Texting and driving is a huge issue, and cellphone companies know it. As a response, some have created “Do not disturb” apps that can silence notifications when you’re behind the wheel.
The basic idea is that people don’t necessarily want to text and drive, but they lack the willpower to ignore that buzzing or chiming phone when a text comes in. By switching on the app, they aren’t told of the text, call or other activity. The notifications only come when drivers reach their destination and stop.
Will it work? It can help. People only need a moment of willpower to turn it on when they start driving. Muting the distractions could lower the risk that they’ll pick up the phone.
That said, there are some potential problems. For instance, other people will get an automatic response saying that the app is on, and they can then text back if it’s urgent so that the message gets through. However, will friends and family respect this, or will they say messages are urgent when they aren’t just to push them through?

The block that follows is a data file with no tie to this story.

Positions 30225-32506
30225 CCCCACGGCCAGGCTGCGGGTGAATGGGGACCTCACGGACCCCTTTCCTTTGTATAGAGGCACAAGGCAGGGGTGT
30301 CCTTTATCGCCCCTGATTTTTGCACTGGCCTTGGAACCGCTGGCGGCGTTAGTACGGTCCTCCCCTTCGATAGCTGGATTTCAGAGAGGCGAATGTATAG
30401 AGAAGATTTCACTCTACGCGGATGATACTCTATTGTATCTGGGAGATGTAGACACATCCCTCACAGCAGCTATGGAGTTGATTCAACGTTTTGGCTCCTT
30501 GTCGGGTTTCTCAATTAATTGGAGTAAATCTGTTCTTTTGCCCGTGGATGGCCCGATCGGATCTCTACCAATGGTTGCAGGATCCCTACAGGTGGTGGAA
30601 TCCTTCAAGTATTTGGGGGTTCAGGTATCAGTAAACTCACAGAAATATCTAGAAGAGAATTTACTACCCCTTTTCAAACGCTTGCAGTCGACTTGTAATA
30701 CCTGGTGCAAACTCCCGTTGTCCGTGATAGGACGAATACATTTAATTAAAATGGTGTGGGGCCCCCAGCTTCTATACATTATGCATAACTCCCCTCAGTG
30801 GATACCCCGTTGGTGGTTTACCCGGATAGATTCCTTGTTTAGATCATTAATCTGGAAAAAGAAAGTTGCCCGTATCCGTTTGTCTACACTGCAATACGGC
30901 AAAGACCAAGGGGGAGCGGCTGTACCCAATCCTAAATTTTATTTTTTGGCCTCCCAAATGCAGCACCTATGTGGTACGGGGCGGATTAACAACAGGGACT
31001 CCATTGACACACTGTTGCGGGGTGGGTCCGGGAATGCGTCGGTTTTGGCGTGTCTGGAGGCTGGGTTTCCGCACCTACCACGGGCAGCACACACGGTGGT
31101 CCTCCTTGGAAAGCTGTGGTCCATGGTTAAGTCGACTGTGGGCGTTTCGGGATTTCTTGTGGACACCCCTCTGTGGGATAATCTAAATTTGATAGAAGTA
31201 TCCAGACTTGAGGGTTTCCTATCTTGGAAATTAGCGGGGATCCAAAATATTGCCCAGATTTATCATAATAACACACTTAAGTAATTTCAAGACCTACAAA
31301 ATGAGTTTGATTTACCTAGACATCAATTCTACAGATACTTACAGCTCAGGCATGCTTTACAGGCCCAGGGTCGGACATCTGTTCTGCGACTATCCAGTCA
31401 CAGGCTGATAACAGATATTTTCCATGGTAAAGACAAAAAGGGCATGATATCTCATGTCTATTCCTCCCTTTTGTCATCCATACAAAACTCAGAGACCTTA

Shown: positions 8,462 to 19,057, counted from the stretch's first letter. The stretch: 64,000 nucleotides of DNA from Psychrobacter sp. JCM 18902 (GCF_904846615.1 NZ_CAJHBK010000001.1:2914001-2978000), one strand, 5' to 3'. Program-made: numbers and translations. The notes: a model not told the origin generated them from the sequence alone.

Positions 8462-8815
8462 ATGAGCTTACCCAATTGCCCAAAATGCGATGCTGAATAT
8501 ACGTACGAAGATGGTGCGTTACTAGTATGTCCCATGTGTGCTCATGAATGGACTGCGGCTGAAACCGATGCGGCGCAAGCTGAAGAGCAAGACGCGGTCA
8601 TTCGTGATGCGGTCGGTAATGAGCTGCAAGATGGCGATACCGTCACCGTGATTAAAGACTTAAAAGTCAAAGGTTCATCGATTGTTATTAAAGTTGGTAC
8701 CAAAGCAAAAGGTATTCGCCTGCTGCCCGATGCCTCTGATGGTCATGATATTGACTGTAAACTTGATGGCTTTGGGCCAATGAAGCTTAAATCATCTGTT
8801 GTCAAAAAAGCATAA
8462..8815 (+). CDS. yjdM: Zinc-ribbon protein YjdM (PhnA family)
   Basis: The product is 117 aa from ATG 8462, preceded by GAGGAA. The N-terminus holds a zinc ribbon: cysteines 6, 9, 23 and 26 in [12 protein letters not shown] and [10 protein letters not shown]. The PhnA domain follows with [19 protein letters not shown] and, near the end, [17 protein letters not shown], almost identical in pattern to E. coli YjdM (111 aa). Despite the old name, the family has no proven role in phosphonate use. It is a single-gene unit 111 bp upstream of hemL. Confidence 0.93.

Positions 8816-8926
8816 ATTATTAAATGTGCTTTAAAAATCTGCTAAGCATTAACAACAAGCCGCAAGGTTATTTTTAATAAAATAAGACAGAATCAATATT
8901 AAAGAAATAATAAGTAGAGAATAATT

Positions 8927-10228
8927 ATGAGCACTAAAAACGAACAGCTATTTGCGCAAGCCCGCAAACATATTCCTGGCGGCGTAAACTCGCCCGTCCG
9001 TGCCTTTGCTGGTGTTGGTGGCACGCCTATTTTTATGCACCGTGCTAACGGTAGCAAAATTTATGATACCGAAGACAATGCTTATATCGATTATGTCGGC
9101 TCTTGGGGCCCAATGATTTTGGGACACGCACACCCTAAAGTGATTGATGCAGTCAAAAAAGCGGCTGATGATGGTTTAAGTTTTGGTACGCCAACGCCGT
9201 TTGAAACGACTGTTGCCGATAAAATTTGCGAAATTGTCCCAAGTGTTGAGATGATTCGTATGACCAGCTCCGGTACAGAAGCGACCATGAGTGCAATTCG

Another potential issue is that these apps aren’t mandatory, and the user still controls them. If someone wants to text and drive, it’s easy to disable the app and do it.
This safety feature only works if the driver is committed to it, and many people who would be committed are the same people who already have the willpower not to text and drive in the first place. Those who want to may simply not turn the app on at all. Does it really target those who need it most?
Texting and driving will likely remain a significant issue for some time, leading to an increasing number of accidents. If you’re hit and injured by a distracted driver, be sure you know what rights you may have to seek out compensation.
Source: Tech Crunch, “Do Not Disturb While Driving feature rolls out in Apple’s newest iOS 11 beta,” Sarah Perez, accessed Nov. 9, 2017